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A new "medical journal," that begins with the new year, is issued from a large "sanitarium" that has been unenviably noted for its quackish methods and brazen advertising. This is perhaps not in itself to be wondered at, but some surprise may be permitted at the fact that the initial number contains some advertisements from drug houses that stand well in professional regard. Can it be that the supply of drugs necessary to the conduct of this institution of unsavory reputation has been so tempting to the manufacturers that they readily yielded to the request for an advertisement of their products for this new disgrace to the name of medical journalism? In passing it may be noted that the sanitarium is "asceptic," concerning which it might perhaps in safety be remarked that one is necessarily nearly as skeptic of the morals of the institution as of the orthography of its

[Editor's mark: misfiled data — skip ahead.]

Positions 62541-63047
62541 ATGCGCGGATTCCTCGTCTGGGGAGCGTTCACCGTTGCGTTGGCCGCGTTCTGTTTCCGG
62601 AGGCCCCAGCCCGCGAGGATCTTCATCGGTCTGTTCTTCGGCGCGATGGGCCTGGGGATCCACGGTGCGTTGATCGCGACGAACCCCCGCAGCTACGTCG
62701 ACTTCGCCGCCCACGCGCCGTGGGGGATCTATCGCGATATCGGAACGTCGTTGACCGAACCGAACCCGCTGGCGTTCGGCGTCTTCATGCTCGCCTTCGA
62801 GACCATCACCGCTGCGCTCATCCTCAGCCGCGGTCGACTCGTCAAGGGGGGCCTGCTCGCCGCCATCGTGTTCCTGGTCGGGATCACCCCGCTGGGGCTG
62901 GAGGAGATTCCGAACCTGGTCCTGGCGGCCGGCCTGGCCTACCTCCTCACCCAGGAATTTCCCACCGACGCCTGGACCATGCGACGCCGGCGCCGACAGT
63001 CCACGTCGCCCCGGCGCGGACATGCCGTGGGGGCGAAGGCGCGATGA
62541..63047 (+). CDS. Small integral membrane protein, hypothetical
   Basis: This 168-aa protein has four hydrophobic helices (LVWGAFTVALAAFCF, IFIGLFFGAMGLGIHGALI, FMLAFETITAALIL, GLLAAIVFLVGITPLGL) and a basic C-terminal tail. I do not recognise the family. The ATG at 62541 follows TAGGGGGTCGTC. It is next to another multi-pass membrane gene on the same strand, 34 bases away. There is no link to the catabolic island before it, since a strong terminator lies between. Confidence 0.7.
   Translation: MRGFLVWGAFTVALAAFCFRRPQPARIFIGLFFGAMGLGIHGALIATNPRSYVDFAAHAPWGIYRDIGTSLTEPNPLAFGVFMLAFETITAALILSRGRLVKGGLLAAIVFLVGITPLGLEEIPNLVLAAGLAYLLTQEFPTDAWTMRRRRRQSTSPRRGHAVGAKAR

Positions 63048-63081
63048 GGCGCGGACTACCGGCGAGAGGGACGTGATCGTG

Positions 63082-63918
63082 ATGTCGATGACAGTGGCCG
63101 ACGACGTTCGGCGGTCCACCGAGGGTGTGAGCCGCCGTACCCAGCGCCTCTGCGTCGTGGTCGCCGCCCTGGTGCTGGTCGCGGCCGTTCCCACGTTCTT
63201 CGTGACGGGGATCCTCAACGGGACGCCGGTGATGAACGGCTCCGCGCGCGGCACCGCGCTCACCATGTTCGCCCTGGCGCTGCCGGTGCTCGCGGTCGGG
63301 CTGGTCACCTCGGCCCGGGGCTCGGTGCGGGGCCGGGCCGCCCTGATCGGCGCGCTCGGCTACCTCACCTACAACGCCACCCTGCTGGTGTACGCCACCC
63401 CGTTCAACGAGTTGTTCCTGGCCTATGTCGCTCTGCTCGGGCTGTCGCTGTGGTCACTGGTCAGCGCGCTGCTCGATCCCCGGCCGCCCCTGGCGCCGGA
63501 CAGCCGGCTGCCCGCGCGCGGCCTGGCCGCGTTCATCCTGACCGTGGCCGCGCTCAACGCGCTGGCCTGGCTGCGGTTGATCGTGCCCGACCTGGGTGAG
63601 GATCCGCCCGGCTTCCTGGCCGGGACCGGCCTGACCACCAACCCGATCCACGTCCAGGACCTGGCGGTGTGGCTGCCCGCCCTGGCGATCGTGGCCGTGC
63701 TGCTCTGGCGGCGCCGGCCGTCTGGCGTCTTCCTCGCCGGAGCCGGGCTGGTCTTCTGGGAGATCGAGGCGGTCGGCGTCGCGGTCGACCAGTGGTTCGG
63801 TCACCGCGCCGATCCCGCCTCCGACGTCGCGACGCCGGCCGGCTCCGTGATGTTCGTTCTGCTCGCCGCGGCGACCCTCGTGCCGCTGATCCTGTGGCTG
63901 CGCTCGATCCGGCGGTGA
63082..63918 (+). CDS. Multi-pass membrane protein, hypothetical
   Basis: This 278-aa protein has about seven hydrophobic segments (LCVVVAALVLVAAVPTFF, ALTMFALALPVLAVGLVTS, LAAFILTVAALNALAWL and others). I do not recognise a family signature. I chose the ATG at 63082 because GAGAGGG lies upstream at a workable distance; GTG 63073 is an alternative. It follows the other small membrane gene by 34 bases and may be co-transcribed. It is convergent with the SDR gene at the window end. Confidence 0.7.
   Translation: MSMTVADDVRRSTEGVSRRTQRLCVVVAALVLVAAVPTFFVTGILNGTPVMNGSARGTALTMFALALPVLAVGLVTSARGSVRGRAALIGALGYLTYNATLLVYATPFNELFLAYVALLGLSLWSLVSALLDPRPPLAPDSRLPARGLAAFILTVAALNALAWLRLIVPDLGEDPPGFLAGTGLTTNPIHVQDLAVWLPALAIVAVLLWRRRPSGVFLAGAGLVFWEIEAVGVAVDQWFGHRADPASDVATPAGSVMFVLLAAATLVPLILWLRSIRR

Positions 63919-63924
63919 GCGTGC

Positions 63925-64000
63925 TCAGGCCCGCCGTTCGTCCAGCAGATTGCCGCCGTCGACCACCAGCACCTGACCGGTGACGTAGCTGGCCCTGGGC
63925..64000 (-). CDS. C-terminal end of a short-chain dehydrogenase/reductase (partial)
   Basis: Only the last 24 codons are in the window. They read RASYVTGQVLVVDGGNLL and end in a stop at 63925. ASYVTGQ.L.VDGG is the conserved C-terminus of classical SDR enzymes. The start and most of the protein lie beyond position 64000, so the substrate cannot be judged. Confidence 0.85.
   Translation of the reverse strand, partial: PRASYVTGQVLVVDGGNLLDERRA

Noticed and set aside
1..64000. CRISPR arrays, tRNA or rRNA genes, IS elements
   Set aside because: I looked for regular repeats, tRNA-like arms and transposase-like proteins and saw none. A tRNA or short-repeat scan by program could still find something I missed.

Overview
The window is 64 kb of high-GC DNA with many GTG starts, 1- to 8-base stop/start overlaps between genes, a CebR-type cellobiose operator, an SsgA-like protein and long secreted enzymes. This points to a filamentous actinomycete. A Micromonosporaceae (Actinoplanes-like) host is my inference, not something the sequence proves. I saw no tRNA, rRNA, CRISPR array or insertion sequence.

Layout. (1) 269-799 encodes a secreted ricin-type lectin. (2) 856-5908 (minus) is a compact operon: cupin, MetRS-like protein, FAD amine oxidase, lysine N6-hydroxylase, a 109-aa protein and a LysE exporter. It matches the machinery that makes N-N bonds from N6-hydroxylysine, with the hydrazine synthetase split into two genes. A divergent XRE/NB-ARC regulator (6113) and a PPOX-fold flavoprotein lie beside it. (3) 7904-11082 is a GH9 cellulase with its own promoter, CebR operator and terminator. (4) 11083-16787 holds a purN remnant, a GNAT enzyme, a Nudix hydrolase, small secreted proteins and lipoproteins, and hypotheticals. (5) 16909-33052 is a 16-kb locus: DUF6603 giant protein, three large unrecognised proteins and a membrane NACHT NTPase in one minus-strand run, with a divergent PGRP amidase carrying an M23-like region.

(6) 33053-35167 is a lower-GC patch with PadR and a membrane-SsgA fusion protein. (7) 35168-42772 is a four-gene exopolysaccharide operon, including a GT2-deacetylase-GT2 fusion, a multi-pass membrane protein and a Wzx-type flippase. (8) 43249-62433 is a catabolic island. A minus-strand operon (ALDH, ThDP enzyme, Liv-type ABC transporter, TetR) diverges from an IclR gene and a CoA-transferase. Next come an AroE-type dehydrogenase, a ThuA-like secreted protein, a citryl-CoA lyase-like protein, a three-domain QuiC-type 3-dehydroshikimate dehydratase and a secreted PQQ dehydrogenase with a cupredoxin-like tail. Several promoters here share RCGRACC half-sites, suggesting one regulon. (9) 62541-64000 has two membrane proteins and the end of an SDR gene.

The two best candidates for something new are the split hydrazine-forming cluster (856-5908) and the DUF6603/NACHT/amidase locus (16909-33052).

A NEW "MEDICAL JOURNAL.". JAMA. 1900;XXXIV(3):176. doi:10.1001/jama.1900.02460030050009
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